Beyond Caring runs until 11 June at the Birmingham Repertory Theatre; it promised dark undertones from the outset and certainly delivered.
Being led to the stage itself rather than the usual plush seating was refreshing, and coupled with being directed through the 'staff' doors to get to our seats it allowed us to immediately immerse ourselves in the background of the story of the cleaners.
From what initially appeared a seemingly mundane and innocent set-up of the cleaners carrying out their daily duties quickly descended into a horrifying behind-the-scenes view of others' struggles, concealed behind their everyday façade. The transition from suitably awkward conversations with long silences and trivial remarks to the very emotional journey and finale was expertly carried out by the talented cast, who collaborated very well together to create utterly believable characters.
Each had strongly defined personalities to live up to, and all did consistently well: Ian (Luke Clarke), bossy, arrogant, self-important; Susan (Kristin Hutchinson) timid and submissive, swiftly turning to panicked desperation; Grace (Janet Etuk) eager and positive to begin with and descending to the crumbling and fragile husk of herself we see in the finale.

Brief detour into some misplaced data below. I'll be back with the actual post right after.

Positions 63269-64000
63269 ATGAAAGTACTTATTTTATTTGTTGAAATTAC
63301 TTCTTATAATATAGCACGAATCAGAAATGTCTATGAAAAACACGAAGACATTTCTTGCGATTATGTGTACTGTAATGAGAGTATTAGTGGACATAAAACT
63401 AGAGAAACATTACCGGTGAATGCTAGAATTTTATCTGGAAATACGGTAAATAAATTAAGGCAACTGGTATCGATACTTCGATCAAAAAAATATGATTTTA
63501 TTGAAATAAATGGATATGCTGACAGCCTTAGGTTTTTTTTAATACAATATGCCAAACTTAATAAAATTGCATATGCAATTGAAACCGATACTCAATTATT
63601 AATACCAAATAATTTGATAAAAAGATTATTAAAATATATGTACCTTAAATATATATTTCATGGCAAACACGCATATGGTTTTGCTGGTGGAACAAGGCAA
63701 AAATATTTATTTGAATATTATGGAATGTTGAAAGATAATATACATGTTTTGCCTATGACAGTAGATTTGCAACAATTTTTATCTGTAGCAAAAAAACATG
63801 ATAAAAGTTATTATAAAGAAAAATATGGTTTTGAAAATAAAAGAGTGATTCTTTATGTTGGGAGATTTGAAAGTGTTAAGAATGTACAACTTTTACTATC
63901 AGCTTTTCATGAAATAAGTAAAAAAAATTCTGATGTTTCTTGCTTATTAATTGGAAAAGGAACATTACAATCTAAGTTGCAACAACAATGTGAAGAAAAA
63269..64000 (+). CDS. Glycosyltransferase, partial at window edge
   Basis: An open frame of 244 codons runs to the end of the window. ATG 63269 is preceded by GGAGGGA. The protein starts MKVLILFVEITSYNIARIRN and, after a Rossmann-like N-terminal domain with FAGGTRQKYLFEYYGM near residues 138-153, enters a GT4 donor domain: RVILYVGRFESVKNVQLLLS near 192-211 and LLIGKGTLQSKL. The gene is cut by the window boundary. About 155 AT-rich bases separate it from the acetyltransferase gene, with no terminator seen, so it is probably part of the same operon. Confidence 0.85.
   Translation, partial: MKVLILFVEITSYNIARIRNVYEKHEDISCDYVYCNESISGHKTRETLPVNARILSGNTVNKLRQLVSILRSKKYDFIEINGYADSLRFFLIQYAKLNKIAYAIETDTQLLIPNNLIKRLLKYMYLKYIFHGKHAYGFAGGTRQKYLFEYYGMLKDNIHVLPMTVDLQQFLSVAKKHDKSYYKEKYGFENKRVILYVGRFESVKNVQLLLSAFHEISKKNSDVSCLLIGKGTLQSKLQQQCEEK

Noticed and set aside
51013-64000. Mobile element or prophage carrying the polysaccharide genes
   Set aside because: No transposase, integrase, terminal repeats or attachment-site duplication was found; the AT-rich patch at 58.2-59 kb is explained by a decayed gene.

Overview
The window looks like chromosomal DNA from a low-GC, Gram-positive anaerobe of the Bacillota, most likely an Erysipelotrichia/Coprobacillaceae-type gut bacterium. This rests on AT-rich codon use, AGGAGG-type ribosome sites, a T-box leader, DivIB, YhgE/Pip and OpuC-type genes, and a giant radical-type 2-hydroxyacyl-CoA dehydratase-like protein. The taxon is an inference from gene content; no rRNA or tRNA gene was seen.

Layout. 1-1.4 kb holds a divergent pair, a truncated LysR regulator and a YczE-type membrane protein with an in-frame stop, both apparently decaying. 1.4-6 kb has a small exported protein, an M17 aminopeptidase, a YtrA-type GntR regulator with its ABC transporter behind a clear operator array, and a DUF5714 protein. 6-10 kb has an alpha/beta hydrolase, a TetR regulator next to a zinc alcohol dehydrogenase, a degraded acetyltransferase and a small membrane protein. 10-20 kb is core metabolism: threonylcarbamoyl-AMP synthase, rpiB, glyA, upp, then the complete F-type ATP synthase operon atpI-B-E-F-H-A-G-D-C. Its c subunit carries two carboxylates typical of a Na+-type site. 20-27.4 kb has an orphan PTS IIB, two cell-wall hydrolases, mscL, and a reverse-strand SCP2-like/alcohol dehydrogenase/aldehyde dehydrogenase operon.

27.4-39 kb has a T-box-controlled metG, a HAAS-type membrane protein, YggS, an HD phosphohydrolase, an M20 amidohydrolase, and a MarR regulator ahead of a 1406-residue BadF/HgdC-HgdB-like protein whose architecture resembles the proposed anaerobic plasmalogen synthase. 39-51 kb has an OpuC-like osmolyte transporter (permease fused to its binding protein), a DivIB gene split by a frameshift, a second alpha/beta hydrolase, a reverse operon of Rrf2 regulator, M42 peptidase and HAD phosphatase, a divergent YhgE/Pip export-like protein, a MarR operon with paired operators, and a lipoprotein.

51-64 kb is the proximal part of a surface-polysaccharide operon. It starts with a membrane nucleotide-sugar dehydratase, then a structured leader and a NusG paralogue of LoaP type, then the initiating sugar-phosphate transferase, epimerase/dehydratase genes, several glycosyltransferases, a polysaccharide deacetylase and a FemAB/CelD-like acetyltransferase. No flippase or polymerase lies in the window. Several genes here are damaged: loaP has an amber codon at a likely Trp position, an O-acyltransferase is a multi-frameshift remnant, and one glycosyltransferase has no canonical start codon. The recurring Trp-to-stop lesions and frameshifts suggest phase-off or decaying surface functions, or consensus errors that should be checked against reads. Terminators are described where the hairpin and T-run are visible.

James Doherty as Phil was cheerfully quiet and docile, blossoming beautifully into the caring father figure in his later interactions with Grace, a stark contrast with the abrupt change in his persona during his 'brief encounter' with Becky, played by Victoria Moseley; loud, volatile and gloriously Liverpudlian.
Lighting and sound were used to great effect to enhance the unnerving uneasiness: single strip lights flickering, bold blackouts, the almost constant background hum of bright strip lighting, with the highlight being in the end sequence, the lights gradually dimming during an intense repeated sequence of clanging buckets, sloshing water and manic scrubbing, expertly creating a sense of being enclosed and overwhelmed with pressure. The realism was further extended with a commendable use of props; the only slight criticism would be the layout of seating resulted in some moments of action being missed and some audibility problems.
Despite this, Beyond Caring is thoroughly intriguing to watch, and to reflect on afterwards and certainly warranted the completely full audience it had. Alexander Zeldin, the cast and crew should all pride themselves on devising and successfully performing such a unique, yet relatable story.
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